The Tea Party Express, a California-based political action committee, formally announced its endorsement today of Republican U.S. Senate candidate Milton Wolf. The announcement is being made in a series of public events around the state, including one scheduled for 3 p.m. this afternoon at the Celtic Fox, a restaurant and bar in downtown Topeka.
Wolf is challenging incumbent GOP Sen. Pat Roberts in the Aug. 5 primary.
The Tea Party Express was established in 2009, mainly to promote opposition to President Obama's health reform law, commonly called Obamacare. According to an early article posted by Talking Points Memo, it received initial financial backing from Our Country Deserves Better PAC and Americans for Prosperity, a group largely funded by David and Charles Koch.
“Dr. Milton Wolf has intimate knowledge of America’s healthcare system and is the perfect person to tackle President Obama’s failed healthcare policy," Tea Party Express Chairwoman Amy Kremer said in a statement. "He even has proposed his own alternative to the Obamacare train wreck, Patient Care. It’s that kind of conservative leadership that has been largely absent for far too long in D.C. I am confident Dr. Wolf will join the ranks of Senators Ted Cruz, Mike Lee, and Rand Paul when he is elected.”
The Kansas House advanced a bill to designate the Tylosaurus and Pteranodon as the official state fossils, but not before a lecture from a state legislator that the action was a waste of time.
"This foolishness has to stop sometime," said state Rep. Mike Kiegerl, R-Olathe.
He said the proposal would have no benefit and the Legislature should spend its time on school finance and funding services for those with disabilities.
But other legislators said designating a state marine fossil and state flying fossil would expose Kansas schoolchildren to the natural scientific history of Kansas.
And it would spur tourism, they said, especially at the Kansas University Natural History Museum and Sternberg Museum in Hays.
In fact, famous fossil hunter Alan Detrich will bring a juvenile Tylosaurus skeleton to the Statehouse on Thursday for display.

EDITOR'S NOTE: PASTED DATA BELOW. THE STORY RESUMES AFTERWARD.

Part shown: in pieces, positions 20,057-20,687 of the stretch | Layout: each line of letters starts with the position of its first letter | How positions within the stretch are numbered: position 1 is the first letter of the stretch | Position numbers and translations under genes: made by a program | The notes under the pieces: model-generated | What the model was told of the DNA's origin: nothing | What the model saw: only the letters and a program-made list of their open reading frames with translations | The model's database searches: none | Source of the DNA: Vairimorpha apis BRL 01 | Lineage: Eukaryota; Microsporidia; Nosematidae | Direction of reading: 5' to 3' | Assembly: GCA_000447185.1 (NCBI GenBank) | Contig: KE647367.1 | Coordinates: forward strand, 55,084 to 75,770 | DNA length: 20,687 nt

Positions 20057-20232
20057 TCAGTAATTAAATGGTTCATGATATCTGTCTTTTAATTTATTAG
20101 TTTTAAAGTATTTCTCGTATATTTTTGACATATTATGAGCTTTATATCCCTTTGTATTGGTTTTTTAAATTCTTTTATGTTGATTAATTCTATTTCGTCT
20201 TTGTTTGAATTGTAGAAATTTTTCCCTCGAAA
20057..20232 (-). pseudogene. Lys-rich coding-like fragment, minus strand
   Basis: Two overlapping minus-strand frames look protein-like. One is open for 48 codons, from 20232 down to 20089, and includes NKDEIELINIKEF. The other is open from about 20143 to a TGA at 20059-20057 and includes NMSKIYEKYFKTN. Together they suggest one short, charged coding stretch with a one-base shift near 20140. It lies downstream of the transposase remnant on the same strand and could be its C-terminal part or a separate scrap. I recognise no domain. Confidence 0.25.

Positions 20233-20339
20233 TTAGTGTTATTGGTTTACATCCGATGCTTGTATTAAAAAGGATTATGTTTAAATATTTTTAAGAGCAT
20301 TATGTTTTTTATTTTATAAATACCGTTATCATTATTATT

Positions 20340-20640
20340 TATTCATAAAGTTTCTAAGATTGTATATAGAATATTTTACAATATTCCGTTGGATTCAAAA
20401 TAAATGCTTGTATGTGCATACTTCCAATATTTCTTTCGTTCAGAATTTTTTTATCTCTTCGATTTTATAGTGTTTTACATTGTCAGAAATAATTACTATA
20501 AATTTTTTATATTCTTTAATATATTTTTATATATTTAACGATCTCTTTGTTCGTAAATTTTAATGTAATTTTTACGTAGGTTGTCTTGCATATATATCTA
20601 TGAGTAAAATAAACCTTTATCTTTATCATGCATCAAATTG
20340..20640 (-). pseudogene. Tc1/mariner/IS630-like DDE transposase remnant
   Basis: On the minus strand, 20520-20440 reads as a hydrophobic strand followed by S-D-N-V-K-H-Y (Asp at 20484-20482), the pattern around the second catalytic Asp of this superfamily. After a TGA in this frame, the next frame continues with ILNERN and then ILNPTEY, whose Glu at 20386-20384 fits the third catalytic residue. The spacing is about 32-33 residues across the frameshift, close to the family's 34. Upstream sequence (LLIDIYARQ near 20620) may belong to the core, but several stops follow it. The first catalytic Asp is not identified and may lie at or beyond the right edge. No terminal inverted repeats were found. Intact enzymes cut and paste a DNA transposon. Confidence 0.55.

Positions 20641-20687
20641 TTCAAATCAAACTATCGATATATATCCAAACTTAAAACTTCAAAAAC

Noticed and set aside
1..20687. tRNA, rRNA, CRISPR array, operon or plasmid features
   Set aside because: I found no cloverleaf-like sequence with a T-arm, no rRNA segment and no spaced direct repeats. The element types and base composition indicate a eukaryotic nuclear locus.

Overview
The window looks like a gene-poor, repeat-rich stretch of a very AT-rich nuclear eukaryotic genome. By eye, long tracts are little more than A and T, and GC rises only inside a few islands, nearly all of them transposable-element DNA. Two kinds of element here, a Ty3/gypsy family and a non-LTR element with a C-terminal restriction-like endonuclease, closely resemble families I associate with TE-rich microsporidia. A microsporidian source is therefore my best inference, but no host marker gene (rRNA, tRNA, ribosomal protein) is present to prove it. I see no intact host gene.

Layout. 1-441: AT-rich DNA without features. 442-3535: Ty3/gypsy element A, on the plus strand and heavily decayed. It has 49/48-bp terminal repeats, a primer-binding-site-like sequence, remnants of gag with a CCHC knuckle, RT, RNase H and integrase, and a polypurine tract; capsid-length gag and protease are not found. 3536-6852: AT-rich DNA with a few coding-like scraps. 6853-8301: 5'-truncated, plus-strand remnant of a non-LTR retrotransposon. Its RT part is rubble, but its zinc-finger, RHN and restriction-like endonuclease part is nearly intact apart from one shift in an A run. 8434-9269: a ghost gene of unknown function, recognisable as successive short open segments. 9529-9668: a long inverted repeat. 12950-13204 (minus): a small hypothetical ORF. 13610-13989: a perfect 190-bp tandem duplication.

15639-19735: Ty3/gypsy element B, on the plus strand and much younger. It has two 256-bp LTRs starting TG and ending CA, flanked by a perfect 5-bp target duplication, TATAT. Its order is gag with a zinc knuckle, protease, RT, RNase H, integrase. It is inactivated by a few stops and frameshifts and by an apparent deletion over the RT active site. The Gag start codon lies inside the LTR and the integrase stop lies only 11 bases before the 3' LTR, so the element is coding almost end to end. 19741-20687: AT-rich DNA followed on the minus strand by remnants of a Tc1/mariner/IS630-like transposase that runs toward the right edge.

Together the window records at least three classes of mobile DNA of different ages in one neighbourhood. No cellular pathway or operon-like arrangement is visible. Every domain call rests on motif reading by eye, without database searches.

House Bill 2595 gained preliminary approval 93-13.
The Tea Party Express plans to hold a series of events Thursday featuring Republican U.S. Senate candidate Milton Wolf, who is trying to unseat incumbent Sen. Pat Roberts in the GOP primary in August.
Meanwhile, Roberts today released the first TV ad of the campaign season, blasting Wolf, a Johnson County radiologist, over recent revelations that he once posted grisly X-ray images of gunshot victims on a Facebook page and made inappropriate comments about them.
Taylor Budowich, a spokesman for the California-based Tea Party Express, wouldn't say whether the group plans to endorse Wolf. He would only say that there will be an announcement at the events.
The nearest event will be from 3 p.m. to 4:30 p.m. at the Celtic Fox in Topeka, which is directly northeast from the Kansas Statehouse.
Wolf has been portrayed as a Tea Party candidate since announcing his candidacy in October. He has written a book about his opposition to the Affordable Care Act that is available only in e-book format through Amazon. It is part of a series of treatises from Broadside Books called "Voices of the Tea Party."
Last weekend, the Topeka Capital-Journal published a story about Wolf's Facebook posts that generated national attention.
Today, the Roberts campaign released an ad highlighting that story. It ends by asking the question, "If Milton Wolf is so irresponsible as a doctor, how can he possibly be trusted as a U.S. Senator?"
But Roberts has come under withering attack himself from the Wolf campaign. That was fueled by a recent story in the New York Times that reported Roberts does not really have a residence in Kansas but declares the Dodge City home of a friend as his voting address.
In recent press statements, Wolf routinely refers to "Sen. Pat Roberts (R-VA)" and calls him Virginia's third senator.
National Journal, a non-partisan political publication, includes the Kansas gubernatorial election among its list of 15 governorships "most likely to flip" from one major political party to the other.
"By all rights, Kansas should be safe Republican territory, but it features the sleeper race of the cycle," the National Journal states, ranking the race between Republican Gov. Sam Brownback and House Minority Leader Paul Davis, D-Lawrence, No. 10 among the top 15.
The article mentions past Democratic successes for governor in Kansas, the warfare between moderates and conservatives in the Republican Party and polling that indicates a tight race.